Source- Review copy
Publication date- August 2012
Synopsis- From the late 19th century, when the Raj was at its height, many of Britain’s best and brightest young men went out to India to work as administrators, soldiers and businessmen. With the advent of steam travel and the opening of the Suez Canal, countless young women, suffering at the lack of eligible men in Britain, followed in their wake. They were known as the Fishing Fleet, and this book is their story.
For these young women, often away from home for the first time, one thing they could be sure of was a rollicking good time. By the early twentieth century, a hectic social scene was in place, with dance parties, picnics, tennis tournaments and perhaps a tiger shoot and glittering dinner at a raja’s palace thrown in. And, with men outnumbering women by roughly four to one, romances were conducted at alarming speed and marriages were frequent. But after the honeymoon life often changed dramatically: whisked off to remote outposts, they found it a far cry from the social whirlwind of their first arrival.
Anne de Courcy’s sparkling narrative is enriched by a wealth of first-hand sources which bring this forgotten era vividly to life.
Review- When I requested a copy of The Fishing Fleet in the Raj for some reason I thought it was a fiction story, rather it’s a non-fictional account of the husband-hunting phenomena of the 19th century when the British infiltrated the Raj.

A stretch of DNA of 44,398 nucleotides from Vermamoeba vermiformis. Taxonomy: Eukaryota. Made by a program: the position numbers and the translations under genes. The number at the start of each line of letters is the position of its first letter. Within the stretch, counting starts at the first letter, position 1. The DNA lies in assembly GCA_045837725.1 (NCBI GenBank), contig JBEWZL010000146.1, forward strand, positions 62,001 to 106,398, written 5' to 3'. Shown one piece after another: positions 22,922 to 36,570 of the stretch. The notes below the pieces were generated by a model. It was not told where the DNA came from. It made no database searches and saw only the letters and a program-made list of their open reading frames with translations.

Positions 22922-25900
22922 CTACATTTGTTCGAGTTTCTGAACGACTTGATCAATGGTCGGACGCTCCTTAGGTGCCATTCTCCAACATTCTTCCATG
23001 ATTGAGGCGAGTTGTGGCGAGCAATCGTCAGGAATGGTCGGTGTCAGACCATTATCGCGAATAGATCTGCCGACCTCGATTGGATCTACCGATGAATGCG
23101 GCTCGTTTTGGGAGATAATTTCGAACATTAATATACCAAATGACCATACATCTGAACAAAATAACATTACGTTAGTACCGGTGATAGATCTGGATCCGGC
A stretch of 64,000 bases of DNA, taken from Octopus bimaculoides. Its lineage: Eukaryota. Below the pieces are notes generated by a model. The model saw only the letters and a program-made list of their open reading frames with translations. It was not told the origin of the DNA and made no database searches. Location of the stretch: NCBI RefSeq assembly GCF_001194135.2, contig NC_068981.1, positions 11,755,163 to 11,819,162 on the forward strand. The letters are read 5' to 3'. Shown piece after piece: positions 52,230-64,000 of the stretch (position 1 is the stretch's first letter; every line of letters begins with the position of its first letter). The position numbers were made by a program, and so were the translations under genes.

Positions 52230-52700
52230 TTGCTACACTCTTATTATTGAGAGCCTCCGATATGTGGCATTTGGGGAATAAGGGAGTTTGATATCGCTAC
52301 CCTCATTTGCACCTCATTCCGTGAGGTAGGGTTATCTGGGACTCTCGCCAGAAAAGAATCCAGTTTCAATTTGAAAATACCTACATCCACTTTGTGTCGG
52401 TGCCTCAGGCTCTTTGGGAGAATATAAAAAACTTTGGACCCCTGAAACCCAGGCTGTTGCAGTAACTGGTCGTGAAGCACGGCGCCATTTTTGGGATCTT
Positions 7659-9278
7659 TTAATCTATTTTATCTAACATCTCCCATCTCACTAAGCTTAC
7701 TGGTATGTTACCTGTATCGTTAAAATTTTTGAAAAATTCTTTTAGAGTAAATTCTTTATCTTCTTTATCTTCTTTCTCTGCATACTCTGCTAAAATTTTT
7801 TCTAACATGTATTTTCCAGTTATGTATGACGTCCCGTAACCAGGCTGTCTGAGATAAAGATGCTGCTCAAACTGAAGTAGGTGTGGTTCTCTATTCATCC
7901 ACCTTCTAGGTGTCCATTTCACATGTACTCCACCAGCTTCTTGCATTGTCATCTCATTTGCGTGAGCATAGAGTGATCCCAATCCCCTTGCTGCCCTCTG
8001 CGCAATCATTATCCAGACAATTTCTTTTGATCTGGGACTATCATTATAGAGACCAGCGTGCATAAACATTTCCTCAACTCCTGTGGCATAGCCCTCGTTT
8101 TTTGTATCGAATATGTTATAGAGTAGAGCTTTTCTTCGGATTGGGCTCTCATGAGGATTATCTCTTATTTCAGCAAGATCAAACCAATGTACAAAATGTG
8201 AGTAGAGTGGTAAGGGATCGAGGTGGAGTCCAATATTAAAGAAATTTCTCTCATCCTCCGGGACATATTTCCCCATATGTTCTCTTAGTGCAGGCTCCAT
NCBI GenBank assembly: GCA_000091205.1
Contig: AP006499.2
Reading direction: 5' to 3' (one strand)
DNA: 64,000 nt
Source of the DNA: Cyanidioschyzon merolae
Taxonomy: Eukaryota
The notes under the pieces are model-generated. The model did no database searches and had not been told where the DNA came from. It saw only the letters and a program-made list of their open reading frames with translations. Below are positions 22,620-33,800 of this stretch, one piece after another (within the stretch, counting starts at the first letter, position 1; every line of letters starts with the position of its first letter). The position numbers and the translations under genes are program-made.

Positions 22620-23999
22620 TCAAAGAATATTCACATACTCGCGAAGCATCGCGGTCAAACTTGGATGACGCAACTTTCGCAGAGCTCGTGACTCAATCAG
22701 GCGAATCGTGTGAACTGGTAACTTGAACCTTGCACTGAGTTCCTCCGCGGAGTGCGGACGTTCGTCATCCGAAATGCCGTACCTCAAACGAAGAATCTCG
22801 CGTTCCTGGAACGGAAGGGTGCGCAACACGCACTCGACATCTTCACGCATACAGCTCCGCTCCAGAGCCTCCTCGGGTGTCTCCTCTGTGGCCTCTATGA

British soldiers were residing in a male-dominated setting and so women were sent out on boats to snap up a husband (a.k.a The Fishing Fleet), with men outnumbering women the ladies had plenty of options! But it wasn’t all fun and games, many of the British women who married men in the Raj had to deal with many separations, losses and at times isolation. They were often apart from their husbands due to his work duties and once their children reached school age they were sent back to England to obtain an education.
Anne de Courcy provides a voice for these women via authentic diary entries and data of the time. At times the women’s observations of the foreign land were fascinating and at other times were quite offensive- a time where racial prejudice was distinctive among the white towards the Indians.
De Courcy carefully provides an objective account of the women of the Fishing Fleet and doesn’t get into the ethical or moral issues pertaining to the invasion. I found myself empathising for the natives, India (a.k.a the Raj) as some of the diary entries revealed narrow-minded women who lacked cultural awareness and appreciation. I also have a bit of a soft spot for India since I visited this amazing country recently.
The Fishing Fleet was an interesting historical interpretation about the husband-hunting prodigies which I had never heard of prior to picking up this book. I would love to read a fictional story inspired by the Raj setting during this time.
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